Senegal, 5 June 2015 – Senegal will host a new regional training center for legal officials and experts, it was announced today at a summit of Justice Ministers from West and North Africa.
The Conference was jointly organized by the Government of the Republic of Senegal, the United Nations Development Programme (UNDP) and the State of Qatar, which announced the creation of the center and committed to funding it.
The center will train lawmakers, government officials and legal experts on how to create more effective policies and practical measures to combat corruption, while building fair, transparent and effective justice systems.
Representatives at the conference said they would increase their regional collaboration with a view to building more robust legal institutions; increasing access to justice for vulnerable groups, including women and girls; establishing better tax collection and simpler and more transparent budgets; and decentralizing efforts to combat corruption.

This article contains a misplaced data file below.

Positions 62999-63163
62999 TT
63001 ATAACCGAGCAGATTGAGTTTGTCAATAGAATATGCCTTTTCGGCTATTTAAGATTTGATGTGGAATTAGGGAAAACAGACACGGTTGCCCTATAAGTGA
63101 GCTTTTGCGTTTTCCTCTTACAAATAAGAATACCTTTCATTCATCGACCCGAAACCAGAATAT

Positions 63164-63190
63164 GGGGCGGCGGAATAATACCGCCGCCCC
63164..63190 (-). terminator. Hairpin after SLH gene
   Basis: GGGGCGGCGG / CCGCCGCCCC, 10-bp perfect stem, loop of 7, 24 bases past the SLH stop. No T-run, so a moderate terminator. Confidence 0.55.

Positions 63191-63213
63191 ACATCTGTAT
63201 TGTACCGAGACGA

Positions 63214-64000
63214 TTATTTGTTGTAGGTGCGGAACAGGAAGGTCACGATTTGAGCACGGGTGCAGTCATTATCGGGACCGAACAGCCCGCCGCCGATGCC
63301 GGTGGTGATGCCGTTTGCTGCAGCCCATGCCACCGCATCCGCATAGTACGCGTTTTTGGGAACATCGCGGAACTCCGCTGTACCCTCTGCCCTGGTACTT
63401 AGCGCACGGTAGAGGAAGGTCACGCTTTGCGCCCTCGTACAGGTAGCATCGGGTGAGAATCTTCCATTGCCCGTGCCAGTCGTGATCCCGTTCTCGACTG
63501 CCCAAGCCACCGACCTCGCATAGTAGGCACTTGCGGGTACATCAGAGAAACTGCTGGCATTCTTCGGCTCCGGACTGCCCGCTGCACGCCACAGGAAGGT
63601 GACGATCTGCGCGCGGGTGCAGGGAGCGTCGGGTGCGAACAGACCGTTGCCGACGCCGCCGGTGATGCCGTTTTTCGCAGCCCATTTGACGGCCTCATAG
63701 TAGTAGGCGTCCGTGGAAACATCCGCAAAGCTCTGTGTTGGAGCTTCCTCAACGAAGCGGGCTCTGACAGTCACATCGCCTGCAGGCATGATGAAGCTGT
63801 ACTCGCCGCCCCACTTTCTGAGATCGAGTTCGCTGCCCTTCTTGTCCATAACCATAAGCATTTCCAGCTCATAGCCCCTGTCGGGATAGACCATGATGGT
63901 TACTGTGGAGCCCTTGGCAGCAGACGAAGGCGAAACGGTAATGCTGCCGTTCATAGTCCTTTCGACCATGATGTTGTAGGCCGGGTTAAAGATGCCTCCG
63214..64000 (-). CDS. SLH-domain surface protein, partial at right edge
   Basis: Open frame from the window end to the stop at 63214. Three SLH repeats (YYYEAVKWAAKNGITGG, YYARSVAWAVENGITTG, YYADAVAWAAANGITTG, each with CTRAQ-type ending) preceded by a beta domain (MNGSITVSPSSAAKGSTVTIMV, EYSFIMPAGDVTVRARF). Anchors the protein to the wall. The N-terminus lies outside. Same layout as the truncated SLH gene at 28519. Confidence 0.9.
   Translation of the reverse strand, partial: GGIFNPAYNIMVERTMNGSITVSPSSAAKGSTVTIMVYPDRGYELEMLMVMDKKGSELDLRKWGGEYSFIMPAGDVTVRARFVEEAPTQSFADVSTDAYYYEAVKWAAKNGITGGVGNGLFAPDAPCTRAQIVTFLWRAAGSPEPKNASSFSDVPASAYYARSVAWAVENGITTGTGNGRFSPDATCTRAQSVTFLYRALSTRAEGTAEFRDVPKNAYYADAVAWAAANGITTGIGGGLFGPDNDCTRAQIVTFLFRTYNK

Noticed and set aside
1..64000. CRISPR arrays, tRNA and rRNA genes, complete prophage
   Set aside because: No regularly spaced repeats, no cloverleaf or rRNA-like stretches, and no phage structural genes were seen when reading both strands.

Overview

African nations must “create the space for extensive consultations with civil society and pursue regional and global partnerships to develop and promote joint initiatives to strengthen the rule of law”, said Sidiki Kaba, the Justice Minister of Senegal.
Each year, Africa loses up to USD 60 billion from fraud and tax evasion, limiting funding for critical investments in new economic sectors, infrastructure and social services. Corruption has been able to thrive amid insufficient oversight, capable mechanisms for enforcement and cross-border coordination.
“Corruption is effectively a hold-up on development financing. It undermines the foundations of the rule of law, fuels organized crime, terrorism and conflict, and compromises peace and security,” said Abdoulaye Mar Dieye, the Director of UNDP’s Regional Bureau for Africa.
A recent report by the High Level Panel on the post-2015 agenda said the rule of law is critical to maintaining peace and stability, upholding human rights, protecting civil liberties, and ensuring sustainable development. Many African countries have signed international and regional conventions on the rule of law. However, their implementation faces significant challenges, such as exclusion, nepotism, conflict and transnational crime.